Hospital. She was a member
of First Baptist Church of
Wauchula. She was a.loving
wife and mother, and loved
her flower garden and doing
quilting and needlepoint.
Survivors include her'hus-
band of 20 years, Lee "Bud"
Harrell of Wauchula; daughter
Marilyn Lanning and husband
Jerry of St. Petersburg; step-
daughter Mary Jane McLeod
and husband Darwin of Wau-
chula; daughter-in-law Mari
Singletary of Tampa; grand-
children Cara Dickerson,
Wesley Singletary, Scott
Singletary, Jeff Lanning,
Mark Lanning and B.J. Mc-
Leod; and several great-
grandchildren
Visitation was Tuesday
from 1 to 2 p.m. at First
Baptist Church of Wauchula,
where services were held at 2
p.m. with the Rev. Ken Smith
officiating. Interment fol-
lowed in Wauchula Cemetery.



FUNERAL HOMES
529 W. Main Street
Wauchula



. Pfrlues as a ourtsy of
Robarts Family Funeral Home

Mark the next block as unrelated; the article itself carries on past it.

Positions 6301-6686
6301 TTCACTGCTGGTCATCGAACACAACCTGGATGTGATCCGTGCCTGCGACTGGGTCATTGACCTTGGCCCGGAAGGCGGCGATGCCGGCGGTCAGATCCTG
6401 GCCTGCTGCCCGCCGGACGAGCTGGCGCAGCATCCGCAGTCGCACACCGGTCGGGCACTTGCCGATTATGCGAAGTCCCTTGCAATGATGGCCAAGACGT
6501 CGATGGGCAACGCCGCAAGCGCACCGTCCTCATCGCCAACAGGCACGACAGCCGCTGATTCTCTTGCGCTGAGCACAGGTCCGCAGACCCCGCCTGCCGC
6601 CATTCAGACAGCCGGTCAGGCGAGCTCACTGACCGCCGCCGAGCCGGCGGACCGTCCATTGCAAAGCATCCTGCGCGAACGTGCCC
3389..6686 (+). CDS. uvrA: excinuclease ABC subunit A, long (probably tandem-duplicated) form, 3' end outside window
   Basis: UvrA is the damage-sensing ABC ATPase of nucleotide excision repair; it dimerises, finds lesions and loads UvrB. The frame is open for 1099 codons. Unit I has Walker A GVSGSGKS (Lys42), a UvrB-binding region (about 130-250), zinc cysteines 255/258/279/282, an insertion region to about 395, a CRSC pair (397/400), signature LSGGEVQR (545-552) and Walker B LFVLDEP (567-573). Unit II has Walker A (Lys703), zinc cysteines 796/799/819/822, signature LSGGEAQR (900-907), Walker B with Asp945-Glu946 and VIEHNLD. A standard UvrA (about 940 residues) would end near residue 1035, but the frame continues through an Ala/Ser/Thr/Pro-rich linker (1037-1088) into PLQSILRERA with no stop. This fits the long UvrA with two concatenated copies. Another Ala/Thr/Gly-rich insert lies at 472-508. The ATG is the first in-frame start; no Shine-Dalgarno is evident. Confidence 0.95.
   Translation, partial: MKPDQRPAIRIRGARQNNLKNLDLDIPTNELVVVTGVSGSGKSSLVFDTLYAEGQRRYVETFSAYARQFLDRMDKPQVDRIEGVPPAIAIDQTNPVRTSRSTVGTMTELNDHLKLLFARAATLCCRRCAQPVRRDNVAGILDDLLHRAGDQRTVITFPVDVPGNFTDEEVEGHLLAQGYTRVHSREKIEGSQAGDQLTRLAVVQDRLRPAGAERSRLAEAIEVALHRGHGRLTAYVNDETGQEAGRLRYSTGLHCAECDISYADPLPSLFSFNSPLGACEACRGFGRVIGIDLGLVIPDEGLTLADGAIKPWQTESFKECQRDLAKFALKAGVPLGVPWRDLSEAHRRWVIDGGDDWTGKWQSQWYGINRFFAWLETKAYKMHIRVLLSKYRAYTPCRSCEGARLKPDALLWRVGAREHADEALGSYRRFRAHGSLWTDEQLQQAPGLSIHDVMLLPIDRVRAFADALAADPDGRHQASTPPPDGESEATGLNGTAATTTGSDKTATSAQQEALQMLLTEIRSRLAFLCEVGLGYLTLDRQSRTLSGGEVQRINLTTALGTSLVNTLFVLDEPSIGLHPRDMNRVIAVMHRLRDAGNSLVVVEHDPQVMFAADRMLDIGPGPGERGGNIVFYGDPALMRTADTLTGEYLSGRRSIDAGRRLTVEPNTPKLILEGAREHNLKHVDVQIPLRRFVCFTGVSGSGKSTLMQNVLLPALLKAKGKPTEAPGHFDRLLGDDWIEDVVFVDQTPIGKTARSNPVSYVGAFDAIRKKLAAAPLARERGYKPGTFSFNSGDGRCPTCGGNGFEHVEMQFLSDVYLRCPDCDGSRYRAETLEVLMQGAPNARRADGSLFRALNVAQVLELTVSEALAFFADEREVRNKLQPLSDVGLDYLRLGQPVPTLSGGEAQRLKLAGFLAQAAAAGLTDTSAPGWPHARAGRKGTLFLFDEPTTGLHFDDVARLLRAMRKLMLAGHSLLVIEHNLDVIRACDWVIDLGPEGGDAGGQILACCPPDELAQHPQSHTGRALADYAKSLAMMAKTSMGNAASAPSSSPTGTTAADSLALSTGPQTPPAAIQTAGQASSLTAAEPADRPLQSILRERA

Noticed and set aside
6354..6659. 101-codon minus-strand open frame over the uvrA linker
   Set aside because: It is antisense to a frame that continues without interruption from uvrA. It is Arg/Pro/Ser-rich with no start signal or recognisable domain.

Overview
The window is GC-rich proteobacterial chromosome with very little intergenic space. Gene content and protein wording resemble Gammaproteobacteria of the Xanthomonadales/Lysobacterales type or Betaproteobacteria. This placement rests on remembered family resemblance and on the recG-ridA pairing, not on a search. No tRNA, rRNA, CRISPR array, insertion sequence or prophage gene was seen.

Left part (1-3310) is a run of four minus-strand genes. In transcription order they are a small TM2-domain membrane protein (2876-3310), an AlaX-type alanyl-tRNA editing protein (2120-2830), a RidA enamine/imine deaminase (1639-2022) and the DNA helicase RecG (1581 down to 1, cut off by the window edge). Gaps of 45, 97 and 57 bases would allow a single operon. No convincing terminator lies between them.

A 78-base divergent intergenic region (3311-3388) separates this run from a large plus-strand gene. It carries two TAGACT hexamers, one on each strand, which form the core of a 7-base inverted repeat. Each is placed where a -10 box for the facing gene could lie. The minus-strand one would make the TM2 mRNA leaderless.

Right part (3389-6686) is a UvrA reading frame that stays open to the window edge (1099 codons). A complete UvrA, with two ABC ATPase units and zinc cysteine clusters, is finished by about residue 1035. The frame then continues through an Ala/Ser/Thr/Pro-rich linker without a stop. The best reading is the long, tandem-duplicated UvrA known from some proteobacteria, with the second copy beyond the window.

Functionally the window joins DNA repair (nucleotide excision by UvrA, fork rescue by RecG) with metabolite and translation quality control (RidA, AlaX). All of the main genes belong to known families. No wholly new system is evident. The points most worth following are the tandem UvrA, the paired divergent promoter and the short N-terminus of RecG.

Obituaries


I I ThT rni

Swim Practice
Starts Monday
Hardee High swim team
practices begin on Monday
at 4 p.m. Swimmers need to
get their physical and proof
of insurance before they can
swim. The forms and prac-
tice schedule can be picked
up in the front office at the
high school.
Any boy or girl wanting to
join the swim teams, can
contact Coach Jan Brutus at
the high school at 773-3181.


CF Reaches Agreement


ANNA S. BROWN
Anna S. Brown, 89, of
Wauchula, died on Thursday,
Aug. 5, 2010 at Lake Placid.
Born on Sept. 24, 1920, at
Olimpbet, Pa, she was a resi-
dent of Hardee County most of
her life. She was a citrus grow-
er. She attended the First
Baptist Church of Wauchula.
She was preceded in death by
brothers Andrew Skitka and
Steve Skitka; and sisters Mary
George, Helen Gaskel and Rose
Woodard. -
She is survived by sons, Roy
Allen Brown of Wauchula and
James Jackson Brown of boca
Raton; brother Joe Skitka of
Zolfo Springs; and sisters Jewel
Keen, Martha Douglas of
Gardner and Stella Harper of
Melbourne; grandchildren An-
drea Brown, Dr. Sam Brown-
Parks, Eric Brown and Michelle
Backman; and great-grandchil-
dren George Allen Parks and
Rex Alexander.
Visitation was Saturday at
the Robarts Garden Chapel.
Services were Sunday at 2 p.m.
at First Baptist Church of Wau-
chula with the Rev. Alan Per-
menter officiating. Interment